Deep ocean hydrothermal vents have long been suggested as possible sources of biological molecules such as RNA and DNA but it was unclear how they could survive the high temperatures and pressures that occur round these vents.
In a study published today in the Journal of the American Chemical Society, Professor Peter Coveney and colleagues at the UCL Centre for Computational Science have used computer simulation to provide insight into the structure and stability of DNA while inserted into layered minerals. Computer simulation techniques have rarely been used to understand the possible chemical pathways to the formation of early biomolecules until now.
Professor Coveney explains, “Computational grids are only now being made easy to use for scientists, enabling simulations of sufficient size to model these large biomolecule and mineral systems”.
Previous experimental studies have shown that molecules such as DNA can be inserted into minerals called layered double hydroxides (LDHs) but no one has thus far been able to show at the level of atoms and molecules how the DNA interacts with the mineral, or how the DNA might look inside the mineral layers. These minerals would have been common in the earliest age of Earth 2500 million years ago.
The simulations reproduced the high temperatures and pressures that occur around hydrothermal vents. It was shown that the structure of DNA inserted into layered minerals becomes stabilized at these conditions and therefore protected from catalytic and thermal degradation.
“Grids of supercomputers are essential for this kind of study”, says Professor Coveney, “The time taken to run these simulations is reduced from the years that a desktop computer would take, to hours by using the many thousands of processors made available across continents”.
Professor Coveney’s group has been researching into the routes to the origin of life for a number of years, studying the way that genetic information may have arisen and been replicated, as well as how small molecules may have formed, working together with colleagues at Nottingham and Durham Universities.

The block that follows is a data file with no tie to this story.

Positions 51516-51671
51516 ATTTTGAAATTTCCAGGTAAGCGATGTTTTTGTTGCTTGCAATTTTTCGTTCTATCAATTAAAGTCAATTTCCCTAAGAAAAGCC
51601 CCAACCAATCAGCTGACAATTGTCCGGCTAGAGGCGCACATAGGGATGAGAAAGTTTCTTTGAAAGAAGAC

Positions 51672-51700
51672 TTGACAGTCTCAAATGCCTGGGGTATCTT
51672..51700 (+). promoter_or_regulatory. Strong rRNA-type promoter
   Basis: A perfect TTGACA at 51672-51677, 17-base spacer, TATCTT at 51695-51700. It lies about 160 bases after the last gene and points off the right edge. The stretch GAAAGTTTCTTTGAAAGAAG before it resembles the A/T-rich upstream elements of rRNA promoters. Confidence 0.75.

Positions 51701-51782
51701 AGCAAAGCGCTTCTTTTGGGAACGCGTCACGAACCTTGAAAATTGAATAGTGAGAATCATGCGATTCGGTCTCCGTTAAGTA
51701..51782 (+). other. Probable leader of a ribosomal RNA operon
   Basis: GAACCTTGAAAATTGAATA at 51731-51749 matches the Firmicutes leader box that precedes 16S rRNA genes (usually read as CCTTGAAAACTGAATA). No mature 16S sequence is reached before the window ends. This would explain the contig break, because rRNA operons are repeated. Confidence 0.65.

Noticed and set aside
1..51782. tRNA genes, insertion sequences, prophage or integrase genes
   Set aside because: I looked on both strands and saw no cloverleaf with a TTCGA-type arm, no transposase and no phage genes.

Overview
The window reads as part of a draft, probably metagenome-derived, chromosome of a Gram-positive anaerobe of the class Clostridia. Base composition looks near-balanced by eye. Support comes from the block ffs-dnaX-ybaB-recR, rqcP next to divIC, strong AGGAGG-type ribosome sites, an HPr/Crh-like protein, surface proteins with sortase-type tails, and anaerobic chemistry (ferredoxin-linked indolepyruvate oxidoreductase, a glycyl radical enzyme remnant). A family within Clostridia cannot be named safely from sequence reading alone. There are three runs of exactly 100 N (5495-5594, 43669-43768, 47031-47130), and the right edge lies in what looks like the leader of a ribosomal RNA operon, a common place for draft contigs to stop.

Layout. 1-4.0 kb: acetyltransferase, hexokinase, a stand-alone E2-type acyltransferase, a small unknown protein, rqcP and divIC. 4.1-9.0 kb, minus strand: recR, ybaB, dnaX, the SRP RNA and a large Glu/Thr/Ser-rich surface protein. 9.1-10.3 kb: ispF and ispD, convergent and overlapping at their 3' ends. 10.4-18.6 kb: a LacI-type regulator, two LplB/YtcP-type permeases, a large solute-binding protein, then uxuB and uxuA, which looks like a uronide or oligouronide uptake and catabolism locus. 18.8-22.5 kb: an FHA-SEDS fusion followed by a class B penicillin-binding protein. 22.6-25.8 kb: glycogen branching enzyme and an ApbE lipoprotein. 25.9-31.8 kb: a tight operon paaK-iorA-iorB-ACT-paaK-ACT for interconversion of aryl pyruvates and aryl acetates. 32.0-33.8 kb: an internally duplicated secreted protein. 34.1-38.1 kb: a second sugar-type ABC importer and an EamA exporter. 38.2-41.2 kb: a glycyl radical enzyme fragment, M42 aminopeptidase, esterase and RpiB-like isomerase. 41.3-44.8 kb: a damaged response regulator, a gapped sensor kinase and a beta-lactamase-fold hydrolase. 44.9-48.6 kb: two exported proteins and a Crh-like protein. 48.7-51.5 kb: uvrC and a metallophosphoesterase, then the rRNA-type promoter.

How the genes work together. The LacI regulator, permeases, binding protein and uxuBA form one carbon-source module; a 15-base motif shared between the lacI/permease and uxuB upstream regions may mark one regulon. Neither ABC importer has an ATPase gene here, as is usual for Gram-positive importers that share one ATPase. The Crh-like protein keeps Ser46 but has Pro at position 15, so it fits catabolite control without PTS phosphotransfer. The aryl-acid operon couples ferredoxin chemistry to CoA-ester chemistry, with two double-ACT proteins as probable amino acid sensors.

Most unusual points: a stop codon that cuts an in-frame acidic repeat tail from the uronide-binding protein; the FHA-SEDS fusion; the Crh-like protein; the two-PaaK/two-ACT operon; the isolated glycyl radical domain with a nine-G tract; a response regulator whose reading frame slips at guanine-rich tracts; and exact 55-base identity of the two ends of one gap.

Gillian Sinclair | alfa
UT professor develops algorithm to improve online mapping of disaster areas
29.11.2016 | University of Tennessee at Knoxville
New standard helps optical trackers follow moving objects precisely
23.11.2016 | National Institute of Standards and Technology (NIST)
A multi-institutional research collaboration has created a novel approach for fabricating three-dimensional micro-optics through the shape-defined formation of porous silicon (PSi), with broad impacts in integrated optoelectronics, imaging, and photovoltaics.
Working with colleagues at Stanford and The Dow Chemical Company, researchers at the University of Illinois at Urbana-Champaign fabricated 3-D birefringent...
In experiments with magnetic atoms conducted at extremely low temperatures, scientists have demonstrated a unique phase of matter: The atoms form a new type of quantum liquid or quantum droplet state. These so called quantum droplets may preserve their form in absence of external confinement because of quantum effects. The joint team of experimental physicists from Innsbruck and theoretical physicists from Hannover report on their findings in the journal Physical Review X.
“Our Quantum droplets are in the gas phase but they still drop like a rock,” explains experimental physicist Francesca Ferlaino when talking about the...
The Max Planck Institute for Physics (MPP) is opening up a new research field. A workshop from November 21 - 22, 2016 will mark the start of activities for an innovative axion experiment. Axions are still only purely hypothetical particles. Their detection could solve two fundamental problems in particle physics: What dark matter consists of and why it has not yet been possible to directly observe a CP violation for the strong interaction.
The “MADMAX” project is the MPP’s commitment to axion research. Axions are so far only a theoretical prediction and are difficult to detect: on the one hand,...
Broadband rotational spectroscopy unravels structural reshaping of isolated molecules in the gas phase to accommodate water
In two recent publications in the Journal of Chemical Physics and in the Journal of Physical Chemistry Letters, researchers around Melanie Schnell from the Max...
The efficiency of power electronic systems is not solely dependent on electrical efficiency but also on weight, for example, in mobile systems. When the weight of relevant components and devices in airplanes, for instance, is reduced, fuel savings can be achieved and correspondingly greenhouse gas emissions decreased. New materials and components based on gallium nitride (GaN) can help to reduce weight and increase the efficiency. With these new materials, power electronic switches can be operated at higher switching frequency, resulting in higher power density and lower material costs.
Researchers at the Fraunhofer Institute for Solar Energy Systems ISE together with partners have investigated how these materials can be used to make power...
16.11.2016 | Event News
01.11.2016 | Event News
14.10.2016 | Event News
02.12.2016 | Medical Engineering
02.12.2016 | Agricultural and Forestry Science
02.12.2016 | Physics and Astronomy